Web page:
Does a scallop's color affect its flavor?
The part of the scallop that’s sold at the fish counter is the large adductor muscle that opens and closes its shell. This muscle takes its color from the reproductive gland that lies next to it inside the shell. In male scallops, the gland is grayish white and hence the muscle remains white. Female scallops turn pink only when they’re spawning; during this period, their glands fill with orange roe and turn bright coral, giving the adductor muscle a rosy hue.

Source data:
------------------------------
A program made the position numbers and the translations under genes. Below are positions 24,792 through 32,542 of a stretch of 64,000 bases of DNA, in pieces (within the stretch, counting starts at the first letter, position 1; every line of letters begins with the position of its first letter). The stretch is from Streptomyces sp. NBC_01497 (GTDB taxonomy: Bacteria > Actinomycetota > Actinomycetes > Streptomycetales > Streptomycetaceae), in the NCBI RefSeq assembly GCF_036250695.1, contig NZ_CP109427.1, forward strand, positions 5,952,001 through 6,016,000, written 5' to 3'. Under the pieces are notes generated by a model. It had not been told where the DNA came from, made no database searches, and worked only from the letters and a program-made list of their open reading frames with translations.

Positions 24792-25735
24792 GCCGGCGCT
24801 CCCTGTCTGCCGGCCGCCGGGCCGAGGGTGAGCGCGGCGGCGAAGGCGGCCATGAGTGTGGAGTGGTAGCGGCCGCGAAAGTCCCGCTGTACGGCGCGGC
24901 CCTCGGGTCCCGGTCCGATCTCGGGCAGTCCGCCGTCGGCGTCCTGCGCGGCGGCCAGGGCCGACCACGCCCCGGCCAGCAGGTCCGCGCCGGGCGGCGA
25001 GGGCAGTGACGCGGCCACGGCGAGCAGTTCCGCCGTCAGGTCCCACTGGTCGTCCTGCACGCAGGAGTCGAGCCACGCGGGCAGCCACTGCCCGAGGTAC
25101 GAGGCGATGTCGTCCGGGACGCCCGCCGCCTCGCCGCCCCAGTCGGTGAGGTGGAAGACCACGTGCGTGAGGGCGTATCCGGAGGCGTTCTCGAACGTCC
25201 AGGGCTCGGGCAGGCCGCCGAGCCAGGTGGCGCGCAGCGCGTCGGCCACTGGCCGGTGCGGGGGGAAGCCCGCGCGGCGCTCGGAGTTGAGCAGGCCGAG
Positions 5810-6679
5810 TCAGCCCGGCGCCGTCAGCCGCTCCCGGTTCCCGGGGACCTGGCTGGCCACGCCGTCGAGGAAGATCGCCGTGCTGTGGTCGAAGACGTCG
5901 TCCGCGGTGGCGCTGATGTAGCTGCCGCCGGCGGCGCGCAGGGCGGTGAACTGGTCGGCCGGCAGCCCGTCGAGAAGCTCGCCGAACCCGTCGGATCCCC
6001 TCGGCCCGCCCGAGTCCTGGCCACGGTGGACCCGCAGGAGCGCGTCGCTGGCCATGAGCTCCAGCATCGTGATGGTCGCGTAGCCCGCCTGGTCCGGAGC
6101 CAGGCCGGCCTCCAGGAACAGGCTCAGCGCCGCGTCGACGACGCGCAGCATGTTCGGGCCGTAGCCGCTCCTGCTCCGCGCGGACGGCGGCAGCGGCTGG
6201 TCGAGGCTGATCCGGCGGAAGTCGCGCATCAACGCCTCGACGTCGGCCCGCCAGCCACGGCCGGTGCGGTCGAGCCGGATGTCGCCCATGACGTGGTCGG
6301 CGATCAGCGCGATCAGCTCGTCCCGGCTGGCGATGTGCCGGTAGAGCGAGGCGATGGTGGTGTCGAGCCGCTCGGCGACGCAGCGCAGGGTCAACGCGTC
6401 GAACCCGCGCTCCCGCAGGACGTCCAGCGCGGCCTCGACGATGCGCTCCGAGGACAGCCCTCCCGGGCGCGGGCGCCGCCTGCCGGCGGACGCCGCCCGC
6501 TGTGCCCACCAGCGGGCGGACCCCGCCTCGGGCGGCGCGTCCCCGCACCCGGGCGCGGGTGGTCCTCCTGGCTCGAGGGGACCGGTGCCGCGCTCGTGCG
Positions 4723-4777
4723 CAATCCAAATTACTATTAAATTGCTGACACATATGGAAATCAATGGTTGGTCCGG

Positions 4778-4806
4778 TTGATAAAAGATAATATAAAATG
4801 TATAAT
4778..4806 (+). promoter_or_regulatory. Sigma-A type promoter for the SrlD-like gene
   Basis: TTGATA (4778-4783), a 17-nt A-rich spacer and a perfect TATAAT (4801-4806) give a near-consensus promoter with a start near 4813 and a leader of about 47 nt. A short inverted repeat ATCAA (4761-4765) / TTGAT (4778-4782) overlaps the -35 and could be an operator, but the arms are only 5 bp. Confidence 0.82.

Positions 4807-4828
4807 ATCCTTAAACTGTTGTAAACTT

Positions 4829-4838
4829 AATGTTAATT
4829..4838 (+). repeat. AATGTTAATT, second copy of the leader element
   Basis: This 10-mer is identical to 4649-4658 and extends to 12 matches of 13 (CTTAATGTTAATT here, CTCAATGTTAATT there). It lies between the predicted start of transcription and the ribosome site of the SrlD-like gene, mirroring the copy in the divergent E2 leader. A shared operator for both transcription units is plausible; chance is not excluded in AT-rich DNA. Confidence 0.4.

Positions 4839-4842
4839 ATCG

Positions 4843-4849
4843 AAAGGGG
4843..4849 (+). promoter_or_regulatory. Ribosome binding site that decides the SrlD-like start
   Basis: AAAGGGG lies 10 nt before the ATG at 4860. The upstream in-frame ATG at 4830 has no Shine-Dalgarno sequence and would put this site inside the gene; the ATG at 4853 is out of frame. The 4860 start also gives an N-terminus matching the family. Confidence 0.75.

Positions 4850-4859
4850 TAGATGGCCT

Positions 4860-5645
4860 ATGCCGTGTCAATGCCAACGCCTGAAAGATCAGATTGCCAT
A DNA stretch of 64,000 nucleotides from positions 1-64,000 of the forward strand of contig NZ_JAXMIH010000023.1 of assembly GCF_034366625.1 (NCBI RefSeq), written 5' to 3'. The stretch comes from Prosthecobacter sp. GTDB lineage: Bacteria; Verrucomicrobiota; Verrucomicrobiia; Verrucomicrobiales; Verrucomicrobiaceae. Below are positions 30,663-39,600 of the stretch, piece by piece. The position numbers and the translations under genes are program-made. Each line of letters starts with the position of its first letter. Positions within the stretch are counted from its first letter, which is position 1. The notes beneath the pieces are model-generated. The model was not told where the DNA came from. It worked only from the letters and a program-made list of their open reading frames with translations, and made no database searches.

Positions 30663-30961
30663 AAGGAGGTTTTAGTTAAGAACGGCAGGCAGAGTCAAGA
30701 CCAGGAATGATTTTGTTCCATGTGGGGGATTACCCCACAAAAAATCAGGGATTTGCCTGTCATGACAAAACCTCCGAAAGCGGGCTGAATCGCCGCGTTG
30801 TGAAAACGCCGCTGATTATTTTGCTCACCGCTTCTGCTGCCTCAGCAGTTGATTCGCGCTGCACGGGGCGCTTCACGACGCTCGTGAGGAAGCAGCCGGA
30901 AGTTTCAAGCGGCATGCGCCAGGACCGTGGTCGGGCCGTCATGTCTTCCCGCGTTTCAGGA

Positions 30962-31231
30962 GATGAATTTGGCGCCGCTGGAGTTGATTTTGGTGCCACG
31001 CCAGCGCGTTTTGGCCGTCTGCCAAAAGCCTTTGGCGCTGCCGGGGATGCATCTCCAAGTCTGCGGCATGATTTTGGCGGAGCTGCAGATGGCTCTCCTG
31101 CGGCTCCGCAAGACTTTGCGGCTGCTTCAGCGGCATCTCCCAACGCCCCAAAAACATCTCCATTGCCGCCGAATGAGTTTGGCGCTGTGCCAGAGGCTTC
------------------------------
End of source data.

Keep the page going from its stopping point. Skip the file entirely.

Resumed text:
To see if there were any differences besides color, we pan-seared and tasted white male scallops alongside peachy female scallops. They cooked in the same amount of time and had identical textures, although tasters did note that the pink scallops—which retained their tint even after cooking—had a somewhat sweeter, richer flavor. Both colors, however, are absolutely normal and do not indicate anything about the freshness, doneness, or edibility of a scallop.